Oecologia (2014) 174:909–920 DOI 10.1007/s00442-013-2822-5

Plant-microbe-animal interactions - Original research

Plant phylodiversity enhances soil microbial productivity in facilitation-driven communities José Antonio Navarro‑Cano · Marta Goberna · Alfonso Valiente‑Banuet · Alicia Montesinos‑Navarro · Carlos García · Miguel Verdú 

Received: 30 July 2013 / Accepted: 28 October 2013 / Published online: 14 November 2013 © Springer-Verlag Berlin Heidelberg 2013

Abstract The classical relationship between biodiversity and ecosystem functioning can be better understood when the phylogenetic component of biodiversity is considered. We linked plant phylodiversity and ecosystem functioning in a water-limited gypsum ecosystem driven by plant facilitation. We tested whether (1) plant facilitation relaxes the abiotic filter imposed by gypsum, allowing the establishment of non-gypsophyte plant species, and consequently increasing plant phylodiversity, and (2) plant phylodiversity influences soil microbial productivity. Our data revealed that the gypsophyte Ononis tridentata spatially determines a macrophytic mosaic, ameliorates the microenvironment, and maximizes plant richness and phylodiversity through facilitating non-gypsophyte species. Beyond the direct effect of the nurse plant on soil microbial biomass, activity,

Communicated by Maria J. Pozo. Electronic supplementary material The online version of this article (doi:10.1007/s00442-013-2822-5) contains supplementary material, which is available to authorized users. J. A. Navarro‑Cano (*)  Laboratorios Ecosur, C/Castillo de Aledo, Pol.Ind. Base 2000‑San Martín, 30564 Lorquí, Murcia, Spain e-mail: [email protected] Present Address: J. A. Navarro‑Cano · M. Goberna · M. Verdú  Centro de Investigaciones sobre Desertificación (CSIC-UVEGGV), Carretera Moncada‑Náquera, Km 4.5, 46113 Moncada, Valencia, Spain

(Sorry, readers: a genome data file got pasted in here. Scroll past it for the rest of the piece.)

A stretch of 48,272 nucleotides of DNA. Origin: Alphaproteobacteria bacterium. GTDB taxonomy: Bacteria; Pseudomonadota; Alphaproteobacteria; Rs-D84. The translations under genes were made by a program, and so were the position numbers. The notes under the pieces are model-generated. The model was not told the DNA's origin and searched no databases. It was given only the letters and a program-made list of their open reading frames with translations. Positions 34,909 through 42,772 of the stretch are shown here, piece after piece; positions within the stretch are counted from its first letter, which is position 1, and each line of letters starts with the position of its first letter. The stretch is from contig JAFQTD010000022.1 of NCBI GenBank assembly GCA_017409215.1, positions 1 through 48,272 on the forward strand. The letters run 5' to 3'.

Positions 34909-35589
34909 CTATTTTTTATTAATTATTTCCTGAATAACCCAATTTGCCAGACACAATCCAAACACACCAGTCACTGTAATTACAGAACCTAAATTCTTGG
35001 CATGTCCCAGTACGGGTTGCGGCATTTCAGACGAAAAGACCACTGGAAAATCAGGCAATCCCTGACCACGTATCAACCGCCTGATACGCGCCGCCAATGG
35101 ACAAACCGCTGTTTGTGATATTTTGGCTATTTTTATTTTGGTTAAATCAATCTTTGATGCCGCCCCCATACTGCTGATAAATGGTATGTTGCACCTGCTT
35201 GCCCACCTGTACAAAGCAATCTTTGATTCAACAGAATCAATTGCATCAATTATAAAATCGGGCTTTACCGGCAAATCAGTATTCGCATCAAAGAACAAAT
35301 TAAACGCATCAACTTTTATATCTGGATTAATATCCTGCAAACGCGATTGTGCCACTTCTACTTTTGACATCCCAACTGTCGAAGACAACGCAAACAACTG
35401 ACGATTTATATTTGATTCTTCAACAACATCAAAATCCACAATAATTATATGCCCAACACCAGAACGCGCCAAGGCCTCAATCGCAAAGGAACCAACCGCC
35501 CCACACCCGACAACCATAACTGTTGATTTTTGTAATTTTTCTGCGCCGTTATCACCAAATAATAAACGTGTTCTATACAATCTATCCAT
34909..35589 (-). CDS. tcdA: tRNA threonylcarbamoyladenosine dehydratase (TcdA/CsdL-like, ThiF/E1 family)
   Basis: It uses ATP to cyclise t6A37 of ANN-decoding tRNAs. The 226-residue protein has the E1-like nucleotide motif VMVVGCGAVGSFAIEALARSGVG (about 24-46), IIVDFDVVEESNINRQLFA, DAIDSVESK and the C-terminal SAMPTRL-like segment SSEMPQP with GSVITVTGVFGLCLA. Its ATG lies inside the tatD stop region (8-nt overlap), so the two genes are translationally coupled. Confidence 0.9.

and respiration, the analyses suggest a direct effect of plant phylodiversity (MPD) on these general indicators of soil microbial productivity. Plant diversity (Shannon index) neither correlated with the mentioned parameters nor with specific indicators of C, N and P cycling. This is the first report of a relationship between producer phylodiversity and decomposer productivity, which supports phylogenetic diversity as a relevant player of the ecosystem functioning. Keywords Ecosystem functioning · Microbial biomass · Nurse plant · Phylogenetic diversity · Regeneration niche

Introduction Linking biodiversity with ecosystem functioning has been traditionally explored by tackling the relationship between plant species richness and plant productivity (Balvanera et al. 2006). This topic has been recently revived to integrate new facets of biodiversity such as genetic and

C. García e-mail: [email protected] A. Valiente‑Banuet · A. Montesinos‑Navarro  Departamento de Ecología de la Biodiversidad, Instituto de Ecología, Universidad Nacional Autónoma de México, A.P. 70‑275, C.P. 04510 Mexico, DF, Mexico e-mail: [email protected] A. Montesinos‑Navarro e-mail: [email protected]

M. Goberna · C. García  Centro de Edafología y Biología Aplicada del Segura (CEBASCSIC), Campus Universitario de Espinardo, 30100 Espinardo, Murcia, Spain e-mail: [email protected]